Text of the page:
Emergency plans must include pets

During a winter storm in February 2013, about 300 people stayed in the emergency shelter at Scituate High School. But humans weren’t the only ones seeking refuge. According to Scituate animal control officer Kim Stewart, the school also hosted 51 dogs, 12 cats, a guinea pig, and one little boy’s pride and joy: a bearded dragon. But Stewart was prepared with animal-wrangling equipment and an established emergency pet plan.

Thanks to a new state law, communities across the state will now follow Scituate’s lead and make similar emergency preparations for pets. The new Massachusetts legislation is open-ended, requiring that any municipal emergency plan include “strategies to support the needs of people with household pets” and that local governments should “take appropriate steps to educate the public regarding the resources available.” Though the law doesn’t outline specifications for what those resources should be, it puts the burden of planning on cities and towns.

The law is not unprecedented, however. In 2006, President George W. Bush signed the Pets Evacuation and Transportation Standards Act, which required that states seeking federal disaster assistance include household pets and service animals in their evacuation plans.


Peter Judge, a spokesman for the Massachusetts Emergency Management Agency, said his department supported the new state law.

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“It’s something we’ve been working with communities on well before any legislation was in place,” he said. “Particularly in the South Shore and the Cape, most towns already have included pets in their plans.”

Judge cited Scituate and Marshfield as examples of south suburbs that have been leaders of emergency pet regulations. He said coastal communities often are at the forefront of emergency planning in the state because they are hit hardest by winter weather.

“Because of the coastal storm threat, historically, there have been more town shelters and regional shelters there than in other parts of the state,” he said. “You want people to evacuate and leave when there’s a threat of flooding. That was an incentive for us, because there were people who would not leave their homes because they didn’t want to leave their pets.”

Stewart’s plan involved taking an animal census as the evacuees came through the door, having cages set up, and being armed with cat litter and kibble. Some animals stayed in cages by their owners’ cots, others were housed in a hallway in the school, and still more stayed at the animal shelter up the street. There was an animal-free zone for people with phobias and allergies.


“All of our rules are explicitly written out,” Stewart said. “The animals had to be caged at all times, especially during sleeping hours, except for when they needed to take bathroom breaks. They weren’t allowed anywhere where food was being served.”

Aaron Wallace, emergency management director for the town of Plymouth, is making new arrangements for storm season because of the law. Wallace says that he’s met with animal control, but that resources are limited because animal management equipment like leashes and cages aren’t covered by the federal Emergency Management Performance Grant this year. Wallace said he hopes to coordinate with the Friends of the Council on Aging to set up a donation drive before the winter.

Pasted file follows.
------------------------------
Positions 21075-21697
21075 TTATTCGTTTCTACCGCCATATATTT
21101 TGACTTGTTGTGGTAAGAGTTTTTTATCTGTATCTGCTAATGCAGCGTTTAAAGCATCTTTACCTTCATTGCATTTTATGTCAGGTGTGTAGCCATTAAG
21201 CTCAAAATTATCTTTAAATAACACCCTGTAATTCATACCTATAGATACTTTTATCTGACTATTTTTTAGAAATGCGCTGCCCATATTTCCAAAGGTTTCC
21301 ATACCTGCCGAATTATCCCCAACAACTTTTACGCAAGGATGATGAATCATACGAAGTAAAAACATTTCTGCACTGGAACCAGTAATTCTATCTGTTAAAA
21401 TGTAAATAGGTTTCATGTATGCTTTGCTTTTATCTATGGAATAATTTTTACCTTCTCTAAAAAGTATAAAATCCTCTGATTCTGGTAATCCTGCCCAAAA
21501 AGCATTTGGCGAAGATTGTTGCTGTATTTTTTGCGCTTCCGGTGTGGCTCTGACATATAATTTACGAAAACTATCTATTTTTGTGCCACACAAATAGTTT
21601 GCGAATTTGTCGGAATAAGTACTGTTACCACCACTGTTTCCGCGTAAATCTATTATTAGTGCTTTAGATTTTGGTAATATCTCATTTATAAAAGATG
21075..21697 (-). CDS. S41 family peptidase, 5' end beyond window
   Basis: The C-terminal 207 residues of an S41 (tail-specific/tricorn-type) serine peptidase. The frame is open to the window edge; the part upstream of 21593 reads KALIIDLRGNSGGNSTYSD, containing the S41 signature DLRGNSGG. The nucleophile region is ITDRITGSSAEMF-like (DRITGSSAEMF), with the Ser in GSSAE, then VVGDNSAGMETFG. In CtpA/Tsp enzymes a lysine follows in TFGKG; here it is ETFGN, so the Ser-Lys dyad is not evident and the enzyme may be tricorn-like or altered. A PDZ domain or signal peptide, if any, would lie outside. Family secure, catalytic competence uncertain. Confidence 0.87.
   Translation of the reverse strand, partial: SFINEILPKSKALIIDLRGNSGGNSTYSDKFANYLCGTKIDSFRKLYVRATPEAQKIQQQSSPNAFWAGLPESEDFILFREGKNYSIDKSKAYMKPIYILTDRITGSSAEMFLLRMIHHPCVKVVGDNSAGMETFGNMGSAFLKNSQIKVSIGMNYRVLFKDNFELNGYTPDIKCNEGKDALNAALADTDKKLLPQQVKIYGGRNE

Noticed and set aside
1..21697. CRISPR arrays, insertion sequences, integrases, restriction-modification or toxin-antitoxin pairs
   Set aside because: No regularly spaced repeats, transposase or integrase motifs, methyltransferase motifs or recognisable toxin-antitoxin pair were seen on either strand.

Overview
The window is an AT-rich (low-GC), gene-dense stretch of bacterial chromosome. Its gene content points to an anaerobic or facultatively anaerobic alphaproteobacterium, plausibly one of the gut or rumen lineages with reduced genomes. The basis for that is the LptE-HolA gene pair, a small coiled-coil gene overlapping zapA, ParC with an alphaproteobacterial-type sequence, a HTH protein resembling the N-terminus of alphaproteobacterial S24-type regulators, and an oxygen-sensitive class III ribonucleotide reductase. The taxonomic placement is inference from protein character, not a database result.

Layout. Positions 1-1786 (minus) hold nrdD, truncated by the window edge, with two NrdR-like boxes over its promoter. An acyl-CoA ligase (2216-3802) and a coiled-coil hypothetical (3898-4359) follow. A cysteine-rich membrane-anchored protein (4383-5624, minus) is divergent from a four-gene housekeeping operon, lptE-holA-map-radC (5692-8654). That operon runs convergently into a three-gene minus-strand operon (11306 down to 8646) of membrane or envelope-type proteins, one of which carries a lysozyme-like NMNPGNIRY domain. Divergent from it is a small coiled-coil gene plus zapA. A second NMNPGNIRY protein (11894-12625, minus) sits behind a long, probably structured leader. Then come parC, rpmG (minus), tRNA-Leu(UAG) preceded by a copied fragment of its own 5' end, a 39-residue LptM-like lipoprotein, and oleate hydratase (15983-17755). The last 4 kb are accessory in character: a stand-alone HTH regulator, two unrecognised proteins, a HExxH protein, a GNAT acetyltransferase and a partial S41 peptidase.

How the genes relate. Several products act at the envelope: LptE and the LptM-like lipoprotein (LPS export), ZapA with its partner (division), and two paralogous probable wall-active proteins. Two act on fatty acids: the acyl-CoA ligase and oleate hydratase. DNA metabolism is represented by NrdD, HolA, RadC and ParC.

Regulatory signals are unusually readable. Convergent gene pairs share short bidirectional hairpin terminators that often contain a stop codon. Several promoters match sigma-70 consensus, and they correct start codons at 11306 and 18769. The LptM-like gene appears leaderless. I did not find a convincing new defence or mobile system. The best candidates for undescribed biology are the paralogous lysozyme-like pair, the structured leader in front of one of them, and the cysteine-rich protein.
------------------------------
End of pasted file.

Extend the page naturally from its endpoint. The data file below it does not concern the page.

“We have a very limited amount of funding. It’s on the pet owner, and if the pet owner is not prepared to provide for their animals, it’s a setback,” said Wallace. “I’m more concerned about having wheelchairs, walkers, and human services available than I am about leashes and muzzles.”

Historically, the Red Cross has not allowed animals at its emergency shelters, though in recent years the organization has set aside a small animal holding area at select locations, including Plymouth.

But even when the rule was universal, it wasn’t always strictly enforced. Faith Bowker-Maloney, the former Red Cross disaster chairwoman for Scituate, said that during the Blizzard of ’78, she allowed dogs, a bird, and a tame raccoon into Scituate High School.


“I can really say we had no problems. We were lucky,” she said. “We were told later that it was against the rules. For some things, you just had to look the other way. Our animal control person was out of town at that time, and our primary thing was to help the people in the shelter. We tried to keep the animals in classrooms, not the general population. They did become a source of entertainment.”

Bowker-Maloney added that there were a few families who didn’t want to evacuate and leave their pets behind. “Some people were coming into the shelter very distraught,” she said.

Rob Halpin, a spokesman for the Massachusetts Society for the Prevention of Cruelty to Animals, said he, too, has heard stories about people refusing to evacuate because of their pets. He said that not having a contingency plan for animals puts not only pets but also their owners and first responders at risk.

“As an organization, our mission is to safeguard the well-being of animals. It feels good when we can protect people, too,” Halpin said.

He added that with coastal erosion and sea level rise, South Shore residents are likely to see more frequent and more severe storms in coming years.

“There’s likely to be an increase in evacuations,” Halpin said. “While it’s necessary not to make people panic, it’s also important that people feel safe and comfortable, and know there’s a plan in place. For people who live in coastal towns, now is the time — before the storms come — to prepare.”

Cara Bayles can be reached at